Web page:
What Every Organization Needs to Know Before Implementing a BYOD Policy

What Every Organization Needs to Know Before Implementing a BYOD Policy

You may have heard the term BYOD thrown around in your office, or read it in business and technology blogs and articles – but what does it mean, and how does it apply to your organization?

Defining BYOD

"Bring Your Own Device" (BYOD) is a policy that many organizations are embracing, which allows their employees to use their own smartphone and/or tablet devices in the workplace.

The Benefits of BYOD

For employees, BYOD means having the ability to connect to their company's corporate network on their personal phone, eliminating the need to juggle multiple devices. BYOD policies grant employees the comfort and freedom to operate on a familiar device, with the main goal of increasing productivity. Being the device owner, the employee also has more autonomy of the device services and settings as opposed to an office-issued device.

For employers, a BYOD policy means that they can 1) control mobile hardware costs, and 2) offer their employees increased convenience in the workplace. The use of personal phones and tablets offers companies large savings, eliminating the need to purchase high-priced devices in bulk. In addition, as the phones and tablets are owned and used on a day-to-day basis by employees for personal purposes as well, there is a perceived notion that they will take more care of their device, rather than if they could have it easily replaced by their IT departments.

The Drawbacks of BYOD

One of the biggest concerns for organizations that implement a BYOD policy is the safety and security of their data. With employees using their smartphones and tablets to access secure files and resources, the risk of losing the device, and the data ending up in the wrong hands, must be taken into consideration.

Lost business must also be considered when an employee is terminated or leaves the company. Because the employee was using their personal phone, there is a high chance that their personal number will not change when leaving the company; if their number does not change, they can still be reached by past-clients, who may follow them for further business transactions in their new position.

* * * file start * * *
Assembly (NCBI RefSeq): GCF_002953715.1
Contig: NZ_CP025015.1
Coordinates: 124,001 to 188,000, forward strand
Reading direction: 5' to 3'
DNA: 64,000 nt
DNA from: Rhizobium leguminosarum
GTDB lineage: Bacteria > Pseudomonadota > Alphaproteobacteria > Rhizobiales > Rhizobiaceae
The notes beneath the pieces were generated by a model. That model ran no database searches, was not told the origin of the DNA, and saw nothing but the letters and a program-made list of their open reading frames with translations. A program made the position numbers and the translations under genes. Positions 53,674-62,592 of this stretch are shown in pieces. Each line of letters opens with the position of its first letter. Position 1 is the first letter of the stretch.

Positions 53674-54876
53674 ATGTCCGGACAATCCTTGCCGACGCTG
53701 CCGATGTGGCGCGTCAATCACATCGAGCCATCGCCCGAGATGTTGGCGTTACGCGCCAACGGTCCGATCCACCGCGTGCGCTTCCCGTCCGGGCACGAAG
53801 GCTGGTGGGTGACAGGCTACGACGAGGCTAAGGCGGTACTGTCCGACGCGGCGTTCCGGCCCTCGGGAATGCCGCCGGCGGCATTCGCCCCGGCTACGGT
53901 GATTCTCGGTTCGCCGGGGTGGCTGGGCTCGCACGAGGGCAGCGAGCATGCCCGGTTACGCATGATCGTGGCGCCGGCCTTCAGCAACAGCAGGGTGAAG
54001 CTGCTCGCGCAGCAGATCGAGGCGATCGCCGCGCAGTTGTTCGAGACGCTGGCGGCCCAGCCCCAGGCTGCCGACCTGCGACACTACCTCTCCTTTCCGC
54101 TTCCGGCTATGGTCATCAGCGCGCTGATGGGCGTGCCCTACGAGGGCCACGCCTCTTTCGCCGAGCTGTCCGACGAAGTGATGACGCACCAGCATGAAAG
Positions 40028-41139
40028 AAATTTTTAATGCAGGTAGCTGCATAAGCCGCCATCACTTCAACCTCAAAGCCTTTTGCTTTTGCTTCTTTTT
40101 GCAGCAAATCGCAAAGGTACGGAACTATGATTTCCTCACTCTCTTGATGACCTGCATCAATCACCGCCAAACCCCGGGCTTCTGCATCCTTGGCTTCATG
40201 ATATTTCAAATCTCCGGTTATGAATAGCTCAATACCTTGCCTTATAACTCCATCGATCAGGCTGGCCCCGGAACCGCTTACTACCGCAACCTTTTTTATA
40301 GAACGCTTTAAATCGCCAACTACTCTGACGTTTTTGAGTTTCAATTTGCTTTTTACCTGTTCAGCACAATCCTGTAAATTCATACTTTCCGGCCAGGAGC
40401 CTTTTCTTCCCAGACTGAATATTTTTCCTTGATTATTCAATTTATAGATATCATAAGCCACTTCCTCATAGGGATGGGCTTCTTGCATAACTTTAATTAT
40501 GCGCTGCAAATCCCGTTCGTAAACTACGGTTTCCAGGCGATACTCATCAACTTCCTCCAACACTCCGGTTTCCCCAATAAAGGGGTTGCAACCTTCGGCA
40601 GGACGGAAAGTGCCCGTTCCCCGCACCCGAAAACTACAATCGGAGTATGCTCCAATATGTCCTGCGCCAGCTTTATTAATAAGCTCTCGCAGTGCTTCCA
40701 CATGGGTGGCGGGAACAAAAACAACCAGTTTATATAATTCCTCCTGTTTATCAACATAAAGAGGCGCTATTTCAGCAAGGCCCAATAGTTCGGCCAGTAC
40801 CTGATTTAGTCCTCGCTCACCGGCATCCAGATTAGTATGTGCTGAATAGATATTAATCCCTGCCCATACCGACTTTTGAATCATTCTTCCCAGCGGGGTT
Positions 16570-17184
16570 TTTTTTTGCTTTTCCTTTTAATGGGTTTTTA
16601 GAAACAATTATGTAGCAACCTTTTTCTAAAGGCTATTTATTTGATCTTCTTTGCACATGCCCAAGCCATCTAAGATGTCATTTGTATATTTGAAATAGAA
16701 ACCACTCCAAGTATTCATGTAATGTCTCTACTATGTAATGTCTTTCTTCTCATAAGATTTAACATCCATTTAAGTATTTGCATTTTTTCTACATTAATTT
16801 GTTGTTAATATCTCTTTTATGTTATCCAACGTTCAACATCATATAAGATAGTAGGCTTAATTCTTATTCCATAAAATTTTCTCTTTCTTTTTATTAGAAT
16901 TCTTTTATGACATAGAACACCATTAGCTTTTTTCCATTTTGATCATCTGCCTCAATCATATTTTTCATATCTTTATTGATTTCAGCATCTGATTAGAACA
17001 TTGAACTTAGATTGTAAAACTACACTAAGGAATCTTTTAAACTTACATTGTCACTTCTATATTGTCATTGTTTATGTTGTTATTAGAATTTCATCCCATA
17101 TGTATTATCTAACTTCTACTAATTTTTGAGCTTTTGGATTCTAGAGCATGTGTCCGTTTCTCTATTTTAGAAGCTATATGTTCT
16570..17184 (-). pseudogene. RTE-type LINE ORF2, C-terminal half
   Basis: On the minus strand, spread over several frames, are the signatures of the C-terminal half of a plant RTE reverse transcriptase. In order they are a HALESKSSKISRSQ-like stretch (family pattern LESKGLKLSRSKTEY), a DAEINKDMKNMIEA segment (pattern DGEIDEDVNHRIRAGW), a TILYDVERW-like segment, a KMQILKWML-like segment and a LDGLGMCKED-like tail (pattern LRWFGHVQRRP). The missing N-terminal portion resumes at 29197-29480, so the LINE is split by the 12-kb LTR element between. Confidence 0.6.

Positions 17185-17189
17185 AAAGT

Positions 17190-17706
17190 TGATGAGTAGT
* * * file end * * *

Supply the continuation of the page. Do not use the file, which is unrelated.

How to Make it Work

If you plan on implementing a BYOD policy in the workplace, consider the following factors to ensure the policy works well both for the employee and employer:

Review available service plans from each service provider: Have a set policy for what will and will not be covered for each employee based on their personal and professional use. This compliance will reduce overall cost for complete plan and device coverage.

IT Services: Be sure that your IT department has an understanding of each device being used, and the ability to troubleshoot when issues may arise regarding the use of applications in the workplace, setting up email profiles on the company's mobile network, and having control over passwords. IT should also have an up-to-date list of model numbers for each employee, with specific hardware and software capabilities for each, including whether or not a device can be remotely managed.

Password Protection: Consider having company information, applications, and email accounts password protected, to ensure that company-related data can only be accessed by an active, current employee. Passwords can be changed by the IT department, so if an employee is terminated they will no longer have access to their work emails, files, or resources.

Non-Disclosure Agreements: Consider implementing a BYOD-related non-disclosure agreement (NDA) or proprietary information agreement (PIA) to ensure that upon termination, the employee is restricted from the use and dissemination of client or corporate files or information, previously accessible via their device.

Have an Incident Resolution Plan in place: Review companies that have successfully adopted a BYOD policy, and list what they did right and wrong. Research common issues that arise within BYOD policies, and consider how your company would be prepared to handle a similar problem. Come up with an Incident Resolution or Action Plan to execute, if you face any similar issues.
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